LASIK Surgery Candidacy Checklist
By Andrew E Holzman, MD FACS on May 27, 2011
LASIK is an excellent vision correction treatment that can eliminate or reduce my patients' dependency on eyeglasses and contact lenses. The procedure treats myopia (nearsightedness), hyperopia (farsightedness), and astigmatism; these common refractive errors cause blurry vision and affect millions of people.
LASIK surgery can be performed on the majority of patients that have refractive errors. However, some patients are not suitable candidates for treatment. In this post, I review the factors that I take into consideration when evaluating potential patients during the LASIK screening process.
FDA guidelines require that LASIK patients be at least 18 years of age; patients that are at least 18 years of age are less likely to have significant changes in their vision.
It is also important that my Virginia LASIK patients be aware that they will develop presbyopia, or age-related farsightedness, by the time that they reach their 40s. This condition results from a weakened ciliary muscle that inhibits the patient's natural focusing ability, making it difficult for patients to see near objects clearly.
If your vision prescription has changed within the last year, you are not considered an ideal LASIK candidate. Patients that undergo surgery should not experience any changes in their refractive error for one to two years.
High or Low Refractive Error
If you have very little refractive error or a high degree of refractive error, you may not be a good candidate for LASIK surgery.
Pupil size can have a major effect on the outcome of the patient's laser vision correction procedure. Those that have large pupils in dim conditions may experience poor night vision, halos, starbursts, and other permanent side effects after surgery.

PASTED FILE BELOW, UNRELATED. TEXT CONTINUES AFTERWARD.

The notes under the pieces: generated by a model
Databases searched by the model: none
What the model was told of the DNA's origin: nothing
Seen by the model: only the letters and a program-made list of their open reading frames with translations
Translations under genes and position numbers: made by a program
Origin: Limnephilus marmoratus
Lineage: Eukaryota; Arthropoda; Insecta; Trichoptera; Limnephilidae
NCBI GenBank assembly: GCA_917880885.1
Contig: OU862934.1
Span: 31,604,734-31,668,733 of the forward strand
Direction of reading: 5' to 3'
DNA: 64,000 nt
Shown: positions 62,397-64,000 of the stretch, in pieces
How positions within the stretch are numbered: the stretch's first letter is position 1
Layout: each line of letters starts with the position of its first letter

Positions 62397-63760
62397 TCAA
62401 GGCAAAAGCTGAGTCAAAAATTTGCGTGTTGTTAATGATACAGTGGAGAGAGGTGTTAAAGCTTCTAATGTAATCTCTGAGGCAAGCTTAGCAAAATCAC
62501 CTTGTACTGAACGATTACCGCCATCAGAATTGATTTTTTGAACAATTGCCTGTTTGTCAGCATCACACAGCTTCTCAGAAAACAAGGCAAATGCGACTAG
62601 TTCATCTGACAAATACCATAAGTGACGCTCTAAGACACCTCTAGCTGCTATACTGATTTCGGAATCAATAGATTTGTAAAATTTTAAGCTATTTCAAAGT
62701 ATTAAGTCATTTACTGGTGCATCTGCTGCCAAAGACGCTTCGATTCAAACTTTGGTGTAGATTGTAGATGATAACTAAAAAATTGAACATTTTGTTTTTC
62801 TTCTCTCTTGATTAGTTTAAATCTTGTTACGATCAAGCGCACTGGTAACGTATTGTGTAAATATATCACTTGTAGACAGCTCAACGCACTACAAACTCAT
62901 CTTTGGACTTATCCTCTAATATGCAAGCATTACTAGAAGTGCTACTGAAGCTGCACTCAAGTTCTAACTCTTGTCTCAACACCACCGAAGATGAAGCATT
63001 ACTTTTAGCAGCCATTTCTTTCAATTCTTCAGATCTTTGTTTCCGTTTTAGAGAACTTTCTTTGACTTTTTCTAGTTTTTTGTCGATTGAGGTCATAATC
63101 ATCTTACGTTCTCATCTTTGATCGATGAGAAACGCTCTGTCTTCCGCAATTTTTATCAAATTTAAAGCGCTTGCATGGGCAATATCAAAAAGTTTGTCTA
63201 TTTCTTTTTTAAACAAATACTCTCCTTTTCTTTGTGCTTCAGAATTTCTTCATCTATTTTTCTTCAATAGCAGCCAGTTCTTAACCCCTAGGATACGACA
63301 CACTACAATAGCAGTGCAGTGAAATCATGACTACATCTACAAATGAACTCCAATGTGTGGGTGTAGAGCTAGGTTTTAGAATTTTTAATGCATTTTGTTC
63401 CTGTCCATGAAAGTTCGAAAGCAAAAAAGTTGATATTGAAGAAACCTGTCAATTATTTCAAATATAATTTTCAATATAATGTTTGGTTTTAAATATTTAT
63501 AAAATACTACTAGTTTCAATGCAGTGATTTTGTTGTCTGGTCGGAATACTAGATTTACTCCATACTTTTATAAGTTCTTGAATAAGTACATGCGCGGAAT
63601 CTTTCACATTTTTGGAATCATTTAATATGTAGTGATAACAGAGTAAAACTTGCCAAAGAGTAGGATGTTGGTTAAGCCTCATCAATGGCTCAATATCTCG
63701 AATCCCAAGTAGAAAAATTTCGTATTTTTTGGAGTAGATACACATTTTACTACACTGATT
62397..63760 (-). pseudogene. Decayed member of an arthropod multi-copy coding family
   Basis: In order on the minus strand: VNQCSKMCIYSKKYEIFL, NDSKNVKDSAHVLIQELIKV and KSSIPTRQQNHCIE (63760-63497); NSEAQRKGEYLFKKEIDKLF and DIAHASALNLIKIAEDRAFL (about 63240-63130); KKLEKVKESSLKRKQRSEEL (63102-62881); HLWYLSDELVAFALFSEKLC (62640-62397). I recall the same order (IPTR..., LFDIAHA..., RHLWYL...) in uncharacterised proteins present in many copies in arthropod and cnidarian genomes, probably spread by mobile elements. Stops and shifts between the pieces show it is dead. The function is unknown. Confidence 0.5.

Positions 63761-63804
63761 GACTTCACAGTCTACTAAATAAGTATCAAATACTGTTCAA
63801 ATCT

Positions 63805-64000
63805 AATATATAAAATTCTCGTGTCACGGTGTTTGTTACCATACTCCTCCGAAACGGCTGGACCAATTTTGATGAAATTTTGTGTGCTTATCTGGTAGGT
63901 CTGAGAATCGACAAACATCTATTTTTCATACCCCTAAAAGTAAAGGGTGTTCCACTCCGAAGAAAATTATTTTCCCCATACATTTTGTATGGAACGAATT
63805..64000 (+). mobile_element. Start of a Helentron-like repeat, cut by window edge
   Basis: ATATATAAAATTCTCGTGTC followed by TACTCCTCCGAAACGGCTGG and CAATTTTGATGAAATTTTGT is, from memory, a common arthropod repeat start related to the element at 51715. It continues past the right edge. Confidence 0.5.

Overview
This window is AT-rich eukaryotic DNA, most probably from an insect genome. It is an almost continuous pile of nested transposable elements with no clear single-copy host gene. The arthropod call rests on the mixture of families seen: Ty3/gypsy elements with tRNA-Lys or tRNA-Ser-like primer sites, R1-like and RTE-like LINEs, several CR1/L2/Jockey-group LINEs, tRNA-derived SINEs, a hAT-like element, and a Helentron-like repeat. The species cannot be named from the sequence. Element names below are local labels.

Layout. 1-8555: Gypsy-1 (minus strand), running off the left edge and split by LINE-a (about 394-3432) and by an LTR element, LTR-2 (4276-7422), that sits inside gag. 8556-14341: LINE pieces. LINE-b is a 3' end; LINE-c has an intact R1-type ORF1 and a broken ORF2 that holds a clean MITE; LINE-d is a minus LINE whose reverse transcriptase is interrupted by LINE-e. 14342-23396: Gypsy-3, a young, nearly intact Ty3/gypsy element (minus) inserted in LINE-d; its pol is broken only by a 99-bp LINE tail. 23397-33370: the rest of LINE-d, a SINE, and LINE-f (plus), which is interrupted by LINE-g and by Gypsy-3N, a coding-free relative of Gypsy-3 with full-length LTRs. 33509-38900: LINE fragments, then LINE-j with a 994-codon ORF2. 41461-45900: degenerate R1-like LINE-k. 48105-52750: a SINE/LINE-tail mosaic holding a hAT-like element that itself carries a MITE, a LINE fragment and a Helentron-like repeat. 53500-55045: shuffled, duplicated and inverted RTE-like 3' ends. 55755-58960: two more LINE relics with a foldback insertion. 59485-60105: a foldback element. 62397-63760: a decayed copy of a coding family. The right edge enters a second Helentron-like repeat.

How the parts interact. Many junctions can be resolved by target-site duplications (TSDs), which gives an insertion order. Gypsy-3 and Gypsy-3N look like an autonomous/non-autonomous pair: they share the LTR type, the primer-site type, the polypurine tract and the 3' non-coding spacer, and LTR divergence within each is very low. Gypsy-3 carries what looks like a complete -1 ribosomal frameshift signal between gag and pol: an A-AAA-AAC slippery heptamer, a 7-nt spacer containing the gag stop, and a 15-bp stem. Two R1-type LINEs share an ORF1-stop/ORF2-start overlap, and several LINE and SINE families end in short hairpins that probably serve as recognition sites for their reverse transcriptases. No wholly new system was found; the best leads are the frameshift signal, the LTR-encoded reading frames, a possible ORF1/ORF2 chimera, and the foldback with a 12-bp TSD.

Patients that have thin, scarred, or damaged corneas are not suitable candidates for LASIK surgery. However, these patients may be able to undergo alternative treatments such as PRK or the placement of permanent contact lenses (ICLs).
If you have poor tear production or dry eyes, LASIK may not be right for you. The LASIK procedure could exacerbate the problem and make dry eye worse.
You are not a good candidate for LASIK if you suffer from serious medical conditions such as autoimmune disease, diabetes, hypertension, or any illness that slows healing; Patients that suffer from eye conditions such as cataracts or glaucoma are also not ideal LASIK patients.
Certain medications can delay healing after surgery; if you take steroids, blood thinners, or other medications that could slow healing, you may need to halt use for a few weeks before and after surgery or consider an alternative treatment option.
Traditional LASIK surgery costs an average of $1,500 nationwide. The cost can increase based on the area of the country in which surgery is performed, the skill of the selected surgeon, and the degree of the patient's refractive error. Custom LASIK can cost up to two times as much as traditional LASIK. Since LASIK is considered an elective health care procedure, patients must pay for all costs associated with treatment out-of-pocket. My patients can pay for LASIK with credit cards or financing plans to break up the cost of treatment over a period of time. However, if the cost of LASIK is not in your budget, you may want to consider less expensive alternatives such as the use of contact lenses or glasses.
If you are interested in undergoing LASIK surgery, contact my practice today for a consultation.